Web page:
I had a debate with myself about moving up to third level, and whether I/my horse is ready for it. I've been at second level for almost 3 years where I reguarily achieve good scores, and placed in top 5, I can perform all the movements, and its mainly a lack of time working in collected frames, and small issues here and there with a bit of suppleness, lack of concentration and my ugly position.

After some discussion - I've decided to for these reasons
- you are more motivated to improve when you are at the bottom of the level.
- you never know unless you go and try it
- no one gets anywhere by wondering if, they do get places by just doing.

One close friend thinks I'm wrong, and that I should wait until I feel better prepared, I am disagreeing as lng as my expectations are at the level of my horse - why shouldn't I move, I'm not expecting miracles for my first test, just to get some feedback on what to work on to be successfull at that level in the future.

What are your thoughts on moving up, would you move up in my situation?

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Hi, Turbo:

Don't feel negative about being at Second Level for 3 years - most people don't even get to Second Level! The greater number of competitors in NA disappear at First Level (look at the numbers across Canada and the US). Getting the work solid at Second Level takes most people quite some time, and the jump to Third is not quite so hard.

Are you schooling steady and comfortable Fourth Level? If not, I would advise against jumping into Third. My general rule of thumb for myself and my clients is to be working a minimum of one level above the level at which we wish to compete. That makes competition successful, fun, and relaxing. Horses have a right to enjoy competition too, and should not feel pushed to their utmost just to execute a pattern.

If you are aware that you need to work more on collection (that's a big issue at Third Level) and concentration, then GET AT IT! I am concerned about your feeling that you have an "ugly position". I doubt that it's as ugly as you think it is, if you've been steadily successful at Second Level. Try to step back and evaluate yourself as you would someone else, and look for good things about your position - you must be effective, and able to stay out of your horse's way, if you are achieving good scores at Second.

Should you make the jump to Third be prepared to expect lower scores for some time, not jumst for your first test. I question your need for "feedabck about what to do next" as your e-mail seems to knclude that awareness already!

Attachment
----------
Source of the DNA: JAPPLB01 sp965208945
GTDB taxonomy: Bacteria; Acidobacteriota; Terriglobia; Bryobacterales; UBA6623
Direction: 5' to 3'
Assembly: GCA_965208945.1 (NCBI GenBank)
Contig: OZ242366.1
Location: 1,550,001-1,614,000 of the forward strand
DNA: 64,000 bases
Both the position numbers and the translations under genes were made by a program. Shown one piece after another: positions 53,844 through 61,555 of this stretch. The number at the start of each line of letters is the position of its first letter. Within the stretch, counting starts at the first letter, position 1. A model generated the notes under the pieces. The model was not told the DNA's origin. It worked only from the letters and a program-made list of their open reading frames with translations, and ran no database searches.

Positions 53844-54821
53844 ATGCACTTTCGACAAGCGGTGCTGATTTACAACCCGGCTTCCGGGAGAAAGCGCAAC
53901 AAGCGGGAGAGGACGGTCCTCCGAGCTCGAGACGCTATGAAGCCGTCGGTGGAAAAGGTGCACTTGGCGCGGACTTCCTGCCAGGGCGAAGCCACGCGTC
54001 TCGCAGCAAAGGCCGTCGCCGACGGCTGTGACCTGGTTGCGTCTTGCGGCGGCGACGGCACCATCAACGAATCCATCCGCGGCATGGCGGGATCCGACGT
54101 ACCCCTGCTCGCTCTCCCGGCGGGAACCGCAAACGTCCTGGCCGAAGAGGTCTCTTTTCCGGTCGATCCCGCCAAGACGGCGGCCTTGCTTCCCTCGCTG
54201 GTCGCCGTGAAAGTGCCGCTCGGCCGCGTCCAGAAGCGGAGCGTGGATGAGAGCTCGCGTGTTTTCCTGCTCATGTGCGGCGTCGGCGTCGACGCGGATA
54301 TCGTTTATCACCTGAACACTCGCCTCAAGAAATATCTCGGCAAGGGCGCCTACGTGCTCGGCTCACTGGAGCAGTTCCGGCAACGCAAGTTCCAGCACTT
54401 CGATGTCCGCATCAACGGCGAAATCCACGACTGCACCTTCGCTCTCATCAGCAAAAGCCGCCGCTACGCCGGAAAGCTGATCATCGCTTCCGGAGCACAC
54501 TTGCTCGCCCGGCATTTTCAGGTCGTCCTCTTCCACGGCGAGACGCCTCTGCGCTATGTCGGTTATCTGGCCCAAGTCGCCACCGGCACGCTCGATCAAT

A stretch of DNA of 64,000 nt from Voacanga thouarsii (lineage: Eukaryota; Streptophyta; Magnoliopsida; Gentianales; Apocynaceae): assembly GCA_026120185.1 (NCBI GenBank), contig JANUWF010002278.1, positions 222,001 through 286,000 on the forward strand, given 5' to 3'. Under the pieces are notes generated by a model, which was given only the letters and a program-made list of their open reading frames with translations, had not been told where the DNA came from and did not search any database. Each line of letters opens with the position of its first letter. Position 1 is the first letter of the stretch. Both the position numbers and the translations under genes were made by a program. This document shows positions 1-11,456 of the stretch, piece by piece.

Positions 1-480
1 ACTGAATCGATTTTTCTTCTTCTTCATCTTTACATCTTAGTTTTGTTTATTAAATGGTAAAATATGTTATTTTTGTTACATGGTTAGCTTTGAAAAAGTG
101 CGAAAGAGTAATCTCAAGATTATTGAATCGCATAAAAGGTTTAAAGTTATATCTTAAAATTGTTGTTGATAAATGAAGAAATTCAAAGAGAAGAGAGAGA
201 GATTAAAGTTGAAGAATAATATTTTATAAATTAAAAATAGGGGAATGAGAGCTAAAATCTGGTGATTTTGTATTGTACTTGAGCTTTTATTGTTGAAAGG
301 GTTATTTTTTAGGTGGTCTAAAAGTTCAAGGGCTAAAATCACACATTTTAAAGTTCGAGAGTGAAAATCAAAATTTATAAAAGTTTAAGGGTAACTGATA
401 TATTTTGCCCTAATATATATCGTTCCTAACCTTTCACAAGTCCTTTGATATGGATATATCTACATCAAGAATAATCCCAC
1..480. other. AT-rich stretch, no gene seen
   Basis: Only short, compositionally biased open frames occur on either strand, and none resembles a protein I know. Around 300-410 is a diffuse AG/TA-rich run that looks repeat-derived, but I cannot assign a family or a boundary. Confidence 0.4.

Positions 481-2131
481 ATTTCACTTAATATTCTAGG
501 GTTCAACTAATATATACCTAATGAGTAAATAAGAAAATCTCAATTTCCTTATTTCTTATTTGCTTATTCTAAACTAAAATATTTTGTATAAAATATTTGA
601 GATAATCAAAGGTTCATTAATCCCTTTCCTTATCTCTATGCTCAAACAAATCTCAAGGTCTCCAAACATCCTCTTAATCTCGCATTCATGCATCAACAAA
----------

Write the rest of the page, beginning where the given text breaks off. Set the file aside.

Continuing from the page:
Thanks for your reply!!
I don't feel negative about being at second level at all, I've been quite content there as there are always things to improve - unless your getting close to the 100% there is always room to improve, I'll just never get any higher placings than I am because my TB just won't beat the extragavant moving WBX's I can at least say I'm next in line after them :D

I'm schooling forth level movements, just not regularily at this time (especially as I mainly event and the dressage is just a offsider/offseason thing for me to do), I'm finding it a rather hard feat to stick with my normal schooling routine of 30mins dressage, and then I jump for 30 mins, hack out after for 30mins. Half and hour isn't a long time when your talking a warm up, strectching, lateral movements and my exercise/aim of the day for that ride (say improvement in travers, more impulsion through the halfpass), an then its move onto my jumping aim of the day. I'm of the belief however - that I'm better to do 30mins solid real work where I try not to stay in one pace/movement for more than half the long side(unless warrented to go the whole long side), than a hours worth of 20m circles or half pie work just trying to improve the horses way of going at trot or canter I belive the other exercises you do naturally improve on the horses gait by suppling/balance and engaging them with out the hard work of collect, more leg, colect more leg half halt on the circle as I see many people doing.

The ugly position is just that its not a classical position, I tend to be to far fowards with the upper body, and a tendency to ride with long rein and end up with my hands in my lap. I do know that I'm stable, with a soft seat and steady lower leg, but not quite the soft back needed to sit to the trot as comfortably as I feel I should be, and find myself collapsing the waist/stomach in a attempt to absorb shock - something I know I just need to work on, along with the collection.

The feedback I'm after is more in terms of the collection, am I collecting enough, to much, am I stalling my horse to much a loosing some foward momentum.
One thing to keep in mind is that I'm from New Zealand, where we don't tend to work with trainers to the same extent as america/canada, so I don't get the same level of consistant instruction and given that my dressage is a offseason event I tend to get more lessons in jumping than dressage, I did get a dressage lesson lately and her opinion was if I want to go - go, just don't expect great scores. I'm hopefully being realistic to be scoring in the low 50's at this test.

If you are getting good scores at second level at shows you should already be schooling third level at home. You could try third level test 1 and see what the judge thinks! It is not required to be perfect before you try. It is only important that you try.
Go for it - better to be at the bottom of the next than the top of the old level, or you will never move on!I moved up as soon as i was placed in the top 6 a few times


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